I could never have hoped to attempt Variations without these thinkers, though as it turned out, it took many years for those initial ideas to develop, and I needed to both write and live more before I could complete it: I did not start the version that has just been published by Influx Press until 2015.
By then, far more theory had been published, but still very little fiction, especially outside the US and Canada. My original concept for Variations – of a range of trans stories across many times and places – was too broad: I decided I would explore the history of trans people in the UK, from the Victorian period to the present, looking at how they interacted with politics and the law, sexology and the health service, the media and each other. Sarduy’s processes in Cobra of ‘recreating reality’ and ‘restoring history’ were important, but so was his narrator’s ‘art of disorganising an order and organising a disorder’.
In the short stories I’d written before, I often inserted a fictional protagonist into a real-life scenario to make elements of that scenario cohere around that protagonist, devising my central character to draw out whichever subtexts I wanted to explore. Several of my Variations took historical events as their starting point, from a 1846 newspaper report of a cross-dresser tried for ‘frequenting the public streets for an unlawful purpose’ to Time’s influential 2014 article, ‘Transgender Tipping Point’, via the Alternative Miss World pageant in 1978 and the protest against Clause 28 in Manchester in 1988, but my desire to see someone like myself within literary culture led me to set one story in particular, ‘A Wo/Man of No Importance’, in the shadow of the Oscar Wilde trials in 1895.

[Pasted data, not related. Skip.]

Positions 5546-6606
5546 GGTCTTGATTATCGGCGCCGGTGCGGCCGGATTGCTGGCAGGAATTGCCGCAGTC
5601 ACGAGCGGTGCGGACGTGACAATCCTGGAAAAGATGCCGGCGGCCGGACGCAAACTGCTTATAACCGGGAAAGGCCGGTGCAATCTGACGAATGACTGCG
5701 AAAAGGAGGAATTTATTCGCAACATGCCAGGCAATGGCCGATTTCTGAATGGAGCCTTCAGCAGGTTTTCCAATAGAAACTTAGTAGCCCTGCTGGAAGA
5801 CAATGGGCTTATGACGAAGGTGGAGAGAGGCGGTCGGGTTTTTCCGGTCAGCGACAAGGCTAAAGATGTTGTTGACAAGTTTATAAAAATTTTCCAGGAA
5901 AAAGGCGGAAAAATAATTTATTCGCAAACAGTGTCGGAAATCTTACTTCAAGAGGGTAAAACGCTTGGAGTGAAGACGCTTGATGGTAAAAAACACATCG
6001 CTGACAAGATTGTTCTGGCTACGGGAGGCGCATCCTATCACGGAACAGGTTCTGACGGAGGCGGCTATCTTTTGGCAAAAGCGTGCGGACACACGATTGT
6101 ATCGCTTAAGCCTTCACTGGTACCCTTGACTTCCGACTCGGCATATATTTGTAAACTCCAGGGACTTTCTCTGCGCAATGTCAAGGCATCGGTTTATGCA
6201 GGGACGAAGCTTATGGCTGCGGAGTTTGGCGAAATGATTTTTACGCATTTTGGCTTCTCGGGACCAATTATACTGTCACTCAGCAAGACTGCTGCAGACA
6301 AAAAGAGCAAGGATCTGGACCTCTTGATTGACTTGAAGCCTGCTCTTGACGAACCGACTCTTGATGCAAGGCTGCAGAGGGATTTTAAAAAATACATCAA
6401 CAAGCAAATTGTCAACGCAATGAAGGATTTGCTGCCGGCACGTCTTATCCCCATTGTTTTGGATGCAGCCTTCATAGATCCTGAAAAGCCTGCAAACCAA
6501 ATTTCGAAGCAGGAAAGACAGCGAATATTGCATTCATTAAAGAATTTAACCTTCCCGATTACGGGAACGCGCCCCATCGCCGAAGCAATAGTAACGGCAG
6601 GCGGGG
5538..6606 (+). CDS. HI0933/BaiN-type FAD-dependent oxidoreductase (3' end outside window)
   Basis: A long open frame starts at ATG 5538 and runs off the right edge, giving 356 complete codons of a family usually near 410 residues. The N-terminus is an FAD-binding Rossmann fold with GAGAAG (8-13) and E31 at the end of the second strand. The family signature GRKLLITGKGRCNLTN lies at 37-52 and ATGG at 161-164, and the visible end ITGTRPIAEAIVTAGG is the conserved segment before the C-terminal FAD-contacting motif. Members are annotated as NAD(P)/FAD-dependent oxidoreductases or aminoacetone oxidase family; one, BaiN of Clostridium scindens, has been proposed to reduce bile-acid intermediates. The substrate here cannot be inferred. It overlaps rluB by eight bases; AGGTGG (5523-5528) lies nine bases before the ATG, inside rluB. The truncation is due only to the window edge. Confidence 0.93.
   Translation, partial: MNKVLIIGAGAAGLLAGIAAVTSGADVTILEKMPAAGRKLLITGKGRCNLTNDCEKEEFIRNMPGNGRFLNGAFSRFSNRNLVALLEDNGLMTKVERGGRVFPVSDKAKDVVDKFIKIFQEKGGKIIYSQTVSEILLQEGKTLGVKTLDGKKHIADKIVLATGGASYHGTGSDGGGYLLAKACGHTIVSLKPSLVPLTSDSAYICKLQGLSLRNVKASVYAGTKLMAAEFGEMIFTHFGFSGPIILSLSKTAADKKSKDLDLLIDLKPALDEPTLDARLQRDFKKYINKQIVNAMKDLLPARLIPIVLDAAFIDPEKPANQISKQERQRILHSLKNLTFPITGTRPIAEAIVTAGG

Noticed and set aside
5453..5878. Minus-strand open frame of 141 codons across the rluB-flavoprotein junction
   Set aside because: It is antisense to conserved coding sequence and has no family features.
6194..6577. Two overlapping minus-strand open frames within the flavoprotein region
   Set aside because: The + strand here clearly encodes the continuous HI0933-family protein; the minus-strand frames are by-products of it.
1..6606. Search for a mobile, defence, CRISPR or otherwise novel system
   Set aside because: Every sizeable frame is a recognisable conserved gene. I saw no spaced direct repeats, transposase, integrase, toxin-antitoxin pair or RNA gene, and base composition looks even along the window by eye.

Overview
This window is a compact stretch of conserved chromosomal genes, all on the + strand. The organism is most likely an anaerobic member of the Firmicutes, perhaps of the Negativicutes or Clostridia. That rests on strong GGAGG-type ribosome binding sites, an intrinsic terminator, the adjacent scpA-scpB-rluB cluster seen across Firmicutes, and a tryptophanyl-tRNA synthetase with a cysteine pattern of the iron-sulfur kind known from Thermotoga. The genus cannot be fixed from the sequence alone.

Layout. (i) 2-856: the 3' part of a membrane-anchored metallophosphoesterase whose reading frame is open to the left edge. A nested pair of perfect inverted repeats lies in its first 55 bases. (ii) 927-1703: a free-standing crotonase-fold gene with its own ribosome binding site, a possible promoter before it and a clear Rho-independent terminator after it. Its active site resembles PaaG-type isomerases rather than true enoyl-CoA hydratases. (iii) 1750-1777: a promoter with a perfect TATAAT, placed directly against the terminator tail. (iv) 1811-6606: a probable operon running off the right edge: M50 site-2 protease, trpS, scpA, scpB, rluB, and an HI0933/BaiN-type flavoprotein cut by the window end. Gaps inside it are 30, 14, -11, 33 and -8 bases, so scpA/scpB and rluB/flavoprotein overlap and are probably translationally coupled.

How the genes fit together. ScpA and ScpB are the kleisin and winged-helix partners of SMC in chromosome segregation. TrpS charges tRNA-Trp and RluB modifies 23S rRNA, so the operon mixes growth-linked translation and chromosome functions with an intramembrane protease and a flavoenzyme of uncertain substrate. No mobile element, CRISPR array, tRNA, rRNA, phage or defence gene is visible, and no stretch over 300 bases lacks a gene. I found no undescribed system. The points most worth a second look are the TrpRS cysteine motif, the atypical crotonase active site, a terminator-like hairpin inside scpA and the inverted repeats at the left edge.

For this, I created a character called Arthur – sometimes Anthea – Parr, a young writer who moves from Manchester to London to enter the circle around the fin-de-siècle art and literature journal The Yellow Book, and hold drag balls in London’s clandestine queer underground. This to me was ‘experimental’ writing in its purest sense, of testing a thesis: what if someone with an irrepressible drive to cross-dress had entered that Decadent literary scene? Such a character could bring out the scene’s proto-trans elements, such as Wilde’s obsession with the Victorian cross-dressers Boulton and Park – whose high-profile trial collapsed in 1871 when the court realised it didn’t have a watertight law under which to charge them. Or the discovery by police of quantities of women’s clothing when they arrested Alfred Taylor, who was tried alongside Wilde under the ‘gross indecency’ clause of the Criminal Law Amendment Act passed in 1885.